The Frisbee, Toll House chocolate chip cookies, and Post-It Notes are some of the amazing things discussed in that book. Sometimes the best learning happens from the biggest failures. After we discussed the books, their classroom teachers each shared a story of failure from their own lives. It was powerful, and enlightening. The kids loved it. Practice with them between sessions.
Teach them that great things come through hard work.
Then, teach your kids to lose. Play games with them, starting with games of chance and moving onto skill-based games. Celebrate gracious losing. Their picture may or may not match up with reality. Throughout the process of their work, ask them questions and offer compliments. Gifted kids are literal and need to know up front what it means to be done with a project.
What does a great journal entry look like? How do we measure success on the ball field? What should his flute practice include? Tell your literal-minded kiddo what to expect and tell him to stop when he gets to that point. Use a time limit if necessary. Gifted and perfectionistic children can be so hard on themselves. Take time to laugh with each other — especially when mistakes are made. Practicing how to take falls, trying flips on the trampoline, and watching silly shows on television all help draw families closer together and remind kids to enjoy moments… and that everyone fails.
I just chatted over Starbucks with my son about how I struggle when I have too many things on my plate. Like all children, the perfectionist craves routine.
Recognizing and Helping Gifted Adolescents Deal with their Perfectionistic Tendencies
Help them see that the occasional break from routine is okay. If you always let your kiddo read before bed, but you got home really late, have them go to bed without reading from time to time. Teach them that routines and structures are meant to help us focus our days — not become slaves to them. Help your child see the bigger picture, and realize that mistakes and trip-ups are part of the journey. Start by having them think about things they want to achieve and break it down for them. For example, if your child wants to write and self-publish a book, have him first set the small goal of outlining his story.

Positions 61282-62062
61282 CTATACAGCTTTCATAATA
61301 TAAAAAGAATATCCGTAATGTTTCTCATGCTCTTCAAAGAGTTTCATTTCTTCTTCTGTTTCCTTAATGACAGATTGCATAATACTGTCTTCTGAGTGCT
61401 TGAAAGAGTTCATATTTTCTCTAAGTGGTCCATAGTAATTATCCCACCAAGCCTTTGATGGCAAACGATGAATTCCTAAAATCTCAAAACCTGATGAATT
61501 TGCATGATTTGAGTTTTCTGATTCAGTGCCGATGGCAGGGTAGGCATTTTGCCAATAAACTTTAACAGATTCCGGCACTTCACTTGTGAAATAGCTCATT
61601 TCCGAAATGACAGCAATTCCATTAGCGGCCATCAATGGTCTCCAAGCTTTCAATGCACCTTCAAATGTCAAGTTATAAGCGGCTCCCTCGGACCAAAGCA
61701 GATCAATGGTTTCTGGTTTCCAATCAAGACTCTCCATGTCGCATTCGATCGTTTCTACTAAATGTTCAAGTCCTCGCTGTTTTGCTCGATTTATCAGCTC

Perfectionism and the Gifted Adolescent
Then, have him set and meet the goal of writing the first chapter. Keep going like this in small intervals, helping your child see that there are many steps to ultimate goals, and nobody get there right away. Many kids get more worked up over their perfectionism when they over-extend themselves. Make sure that everyone is well-rested and takes good care of their physical needs.
Bibliotherapy - Perfectionism & Gifted Students
Set aside time to eat together as a family and reconnect. Include quiet down time in your day for kids and adults of all ages — we all need downtime. You, too, need to have some fun and relaxation.
Seeing a psychologist or a family counselor can help give you the tools to get your kiddo and yourself back on track. Do you or your child struggle with perfectionism? Looking for more resources to help you raise your intense or gifted child? Follow me on Pinterest:. This post is part of a Gifted Homeschoolers Forum blog hop. For more posts about perfectionism and other gifted quirks, check out the link below. Grab a cup of coffee, some of that chocolate you're hiding from the kids, and join me as I learn, experiment, and explore with my kiddos -- and hopefully inspire you a little in your journey alongside smart, quirky, creative kids, too!
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The Unhealthy Side of Perfectionism But, when reaching for perfection turns compulsive, it becomes an unhealthy struggle. About Latest Posts. Colleen Kessler. Colleen is an explorer, tinkerer, educator, writer, creator, and a passionate advocate for the needs of gifted and twice-exceptional children.
She has a B. She lives in northeast Ohio with her four bright and quirky kiddos, patient husband, and ever-changing collection of small reptiles, mammals, and insects. Perfectionism is one of these characteristics. Because they are expected to live up to very high expectations, which they define as perfection. The seeds of depression are planted. A common reason for this is that many gifted kids have a fixed mindset. A fixed mindset is a belief that intelligence is limited to what you were born with.
So what can teachers and parents do to counter perfectionism and decrease the likelihood of depression in gifted and all kids? Model imperfection. Point out when you make a mistake. Minimize its impact. Laugh and joke about it.
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Discuss how it can be corrected. It means doing the best you can do and that no one can be perfect. Address all-or-nothing thinking.
Help kids eliminate absolute thinking. Emphasize a growth mindset. Explain that we are not limited by the brain we were born with. We can find new strategies or ask for help from others. Counter catastrophic thinking. Perfectionists tend to catastrophize. Help kids see mistakes and less-than-perfect performances in a realistic light by talking through these issues with them. Student: I only got a Teacher: And what does that mean? Teacher: What do you mean?
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Student: I should have gotten Student: Well, I studied really hard and knew all the stuff. Teacher: I see. Teacher : Okay. What will happen? Student: My class grade may not be as high as I want. Teacher: And what if your class grade is a bit lower than you want? Teacher: Okay. But will you still get a very good grade?